Royalty reigns in the Theatre-in-the-Round

The Department of Communication and the Arts’ first theatre production of the semester, “King Lear”, debuts Oct. 22 at 8 p.m. in the Theatre-in-the-Round.

“King Lear” will be the last show Dr. James McGlone directs at The Hall.

Written by William Shakespeare, “King Lear” is the tragic story of a misguided, headstrong king and his three daughters, Regan, Cordelia, and Goneril . In a quest to determine which of his daughters loves him the most, Lear divides his kingdom, resulting in battle and bloodshed. The play ends with the death of the king and his daughters.

In recent years, Seton Hall’s Department of Communication has performed several Shakespearean comedies, but, as sophomore Bill Torres explains, tragedies are a different experience for both the actor and the audience.

“Shakespeare is always hard to perform, but with tragedies you’re dealing with a new range of emotions,” Torres said.

Torres tells audience members to expect “intensity, intimacy, and dark humor.” The audience, he believes, will connect with the characters.

Senior Matt Giroveanu said that the opportunity to play a villain is exciting and is looking forward to act in McGlone’s last show. Giroveanu plays the evil Edmund.

“Talk about typecasting,” he joked, as he analyzed the motivations behind his character’s actions. “It’s interesting to see Edmund’s paranoia and how he feels like an outcast, even though everyone treats him like a legitimate son.”

Junior Megan Hanson, who plays Regan, is also excited to be an evil character. “It’s actually extremely satisfying to play a villain,” she said.

“Oddly enough, it comes relatively natural to me,” Hanson said. “My challenge, I believe, is actually playing royalty more so that actually playing evil,” Hanson said.

Henry LaGue, a second year graduate student who has been in five other Shakespearean plays, described playing Lear as humbling.

“I’m a 23 year old playing an elderly man; few people at my age have the opportunity to play such a role,” he said. “Being one of Shakespeare’s more complex characters helps me to see how great a playwright he was.”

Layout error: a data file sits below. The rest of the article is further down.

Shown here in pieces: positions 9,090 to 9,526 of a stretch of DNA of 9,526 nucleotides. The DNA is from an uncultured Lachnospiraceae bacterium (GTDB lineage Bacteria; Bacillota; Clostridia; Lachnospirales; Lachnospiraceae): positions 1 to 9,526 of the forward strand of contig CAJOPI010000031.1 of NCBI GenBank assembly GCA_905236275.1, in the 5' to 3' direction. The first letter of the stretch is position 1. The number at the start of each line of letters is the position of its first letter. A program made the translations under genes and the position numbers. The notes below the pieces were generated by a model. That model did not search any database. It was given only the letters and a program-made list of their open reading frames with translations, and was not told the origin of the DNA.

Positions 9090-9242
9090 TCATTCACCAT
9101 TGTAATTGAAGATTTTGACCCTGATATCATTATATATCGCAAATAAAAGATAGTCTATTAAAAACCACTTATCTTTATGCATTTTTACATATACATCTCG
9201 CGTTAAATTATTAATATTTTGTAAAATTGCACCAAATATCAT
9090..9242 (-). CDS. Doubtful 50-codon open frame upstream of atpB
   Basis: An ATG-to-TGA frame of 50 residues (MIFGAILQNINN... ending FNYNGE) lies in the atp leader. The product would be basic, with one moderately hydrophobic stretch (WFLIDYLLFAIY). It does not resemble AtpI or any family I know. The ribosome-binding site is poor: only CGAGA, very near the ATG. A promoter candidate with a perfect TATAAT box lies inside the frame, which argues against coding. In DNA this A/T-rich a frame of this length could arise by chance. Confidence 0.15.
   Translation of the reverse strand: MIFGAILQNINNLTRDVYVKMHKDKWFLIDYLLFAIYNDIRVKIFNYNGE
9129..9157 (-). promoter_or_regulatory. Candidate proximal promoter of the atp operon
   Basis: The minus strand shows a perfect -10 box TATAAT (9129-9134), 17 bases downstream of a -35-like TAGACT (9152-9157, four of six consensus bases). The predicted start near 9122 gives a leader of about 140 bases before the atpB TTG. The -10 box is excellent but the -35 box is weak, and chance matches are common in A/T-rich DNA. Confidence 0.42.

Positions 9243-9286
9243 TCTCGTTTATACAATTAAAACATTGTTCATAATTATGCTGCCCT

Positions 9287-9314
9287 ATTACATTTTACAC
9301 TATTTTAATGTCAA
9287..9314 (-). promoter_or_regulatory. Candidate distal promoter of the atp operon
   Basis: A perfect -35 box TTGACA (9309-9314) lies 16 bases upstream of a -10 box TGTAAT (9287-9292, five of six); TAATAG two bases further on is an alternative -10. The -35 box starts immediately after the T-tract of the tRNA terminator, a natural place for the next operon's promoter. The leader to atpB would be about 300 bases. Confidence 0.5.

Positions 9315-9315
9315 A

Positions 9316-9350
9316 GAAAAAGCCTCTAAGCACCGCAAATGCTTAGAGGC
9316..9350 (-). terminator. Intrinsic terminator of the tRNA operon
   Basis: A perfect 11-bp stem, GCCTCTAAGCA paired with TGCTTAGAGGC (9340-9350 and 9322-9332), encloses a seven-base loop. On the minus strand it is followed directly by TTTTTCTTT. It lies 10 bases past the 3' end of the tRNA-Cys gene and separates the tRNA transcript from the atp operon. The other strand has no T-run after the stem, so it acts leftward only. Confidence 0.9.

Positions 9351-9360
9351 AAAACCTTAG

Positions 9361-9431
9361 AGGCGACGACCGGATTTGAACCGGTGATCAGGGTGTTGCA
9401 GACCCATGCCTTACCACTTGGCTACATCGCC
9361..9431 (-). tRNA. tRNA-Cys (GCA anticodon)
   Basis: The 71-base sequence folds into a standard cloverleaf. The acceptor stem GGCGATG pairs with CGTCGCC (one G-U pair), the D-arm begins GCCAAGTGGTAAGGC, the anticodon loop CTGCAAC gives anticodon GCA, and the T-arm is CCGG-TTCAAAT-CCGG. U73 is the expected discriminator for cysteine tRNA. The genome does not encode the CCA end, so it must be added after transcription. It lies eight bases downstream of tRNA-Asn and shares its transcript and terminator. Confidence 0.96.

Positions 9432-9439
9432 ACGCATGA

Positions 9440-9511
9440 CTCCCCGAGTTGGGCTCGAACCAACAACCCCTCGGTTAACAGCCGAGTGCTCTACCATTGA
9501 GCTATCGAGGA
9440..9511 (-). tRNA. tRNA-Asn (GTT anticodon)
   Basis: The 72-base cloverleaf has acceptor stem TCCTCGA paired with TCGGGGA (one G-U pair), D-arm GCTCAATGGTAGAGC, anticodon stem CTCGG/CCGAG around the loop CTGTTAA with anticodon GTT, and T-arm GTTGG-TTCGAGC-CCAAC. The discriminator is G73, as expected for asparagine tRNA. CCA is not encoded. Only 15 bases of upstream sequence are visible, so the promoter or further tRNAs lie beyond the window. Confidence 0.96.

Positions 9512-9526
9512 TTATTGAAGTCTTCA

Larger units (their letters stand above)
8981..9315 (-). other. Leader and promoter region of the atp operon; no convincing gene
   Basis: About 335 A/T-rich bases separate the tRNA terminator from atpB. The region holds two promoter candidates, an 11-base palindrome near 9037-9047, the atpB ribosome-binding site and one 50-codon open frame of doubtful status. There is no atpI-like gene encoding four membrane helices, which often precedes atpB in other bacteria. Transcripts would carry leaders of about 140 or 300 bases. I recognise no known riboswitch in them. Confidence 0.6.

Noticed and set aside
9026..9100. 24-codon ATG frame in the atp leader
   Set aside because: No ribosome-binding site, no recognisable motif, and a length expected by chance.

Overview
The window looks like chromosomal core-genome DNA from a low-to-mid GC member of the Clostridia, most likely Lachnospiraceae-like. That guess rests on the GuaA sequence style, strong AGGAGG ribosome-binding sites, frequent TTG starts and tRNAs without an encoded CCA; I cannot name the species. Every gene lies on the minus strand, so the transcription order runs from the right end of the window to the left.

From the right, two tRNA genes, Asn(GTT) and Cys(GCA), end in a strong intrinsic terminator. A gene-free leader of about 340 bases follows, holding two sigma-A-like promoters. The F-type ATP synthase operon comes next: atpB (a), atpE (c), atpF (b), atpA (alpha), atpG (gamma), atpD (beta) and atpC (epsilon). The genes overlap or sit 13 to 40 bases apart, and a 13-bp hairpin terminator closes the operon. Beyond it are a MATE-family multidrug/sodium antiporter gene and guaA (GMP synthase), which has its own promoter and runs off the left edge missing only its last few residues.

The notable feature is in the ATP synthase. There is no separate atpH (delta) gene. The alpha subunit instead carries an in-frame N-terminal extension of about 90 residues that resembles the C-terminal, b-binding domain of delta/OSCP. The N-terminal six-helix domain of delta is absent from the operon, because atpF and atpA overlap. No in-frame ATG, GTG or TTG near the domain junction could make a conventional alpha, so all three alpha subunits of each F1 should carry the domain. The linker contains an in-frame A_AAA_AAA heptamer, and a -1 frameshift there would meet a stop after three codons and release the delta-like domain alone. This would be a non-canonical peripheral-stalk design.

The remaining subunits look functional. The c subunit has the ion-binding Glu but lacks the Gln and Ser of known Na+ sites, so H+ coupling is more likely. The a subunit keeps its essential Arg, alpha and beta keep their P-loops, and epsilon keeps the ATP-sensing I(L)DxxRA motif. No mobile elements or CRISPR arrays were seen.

When asked why he wanted to audition for “King Lear,” Giroveanu reflected on his time involved with Seton Hall Theatre.

“Doc cast me in my first show at Seton Hall,” Giroveanu said. “I found it only fitting to be a part of his last show. I have the utmost respect for Dr. McGlone.”

Torres echoed Giroveanu’s sentiments.

“It’s an honor to work with Doc; it was bittersweet since I’m only a sophomore and have only had a few opportunities to work with him,” he said. “Doc is specific in what he wants – only by working with him through an entire play, do you see where you were and where he’s brought you.”

Hanson also said she was “honored to be a part of Doc’s last show.”

“This is my fourth show with Dr. McGlone here at Seton Hall,” she said. “Doc’s dedication to Seton Hall has been immeasurable, and I can speak on behalf of the students by saying that we will miss him dearly.”

There are seven opportunities to see “King Lear”, beginning this Friday. The play will be performed Oct. 22, 23, 29, and 30 at 8 p.m. and Oct. 24 and 31 at 2 p.m. in the Theatre-in-the-Round.

Traditionally, the first show of Seton Hall Theatre’s season is held on campus, as opposed to at SOPAC. It will be an especially fitting setting for McGlone’s final production.

Cathryn Wiatroski can be reached at

Author: Staff Writer

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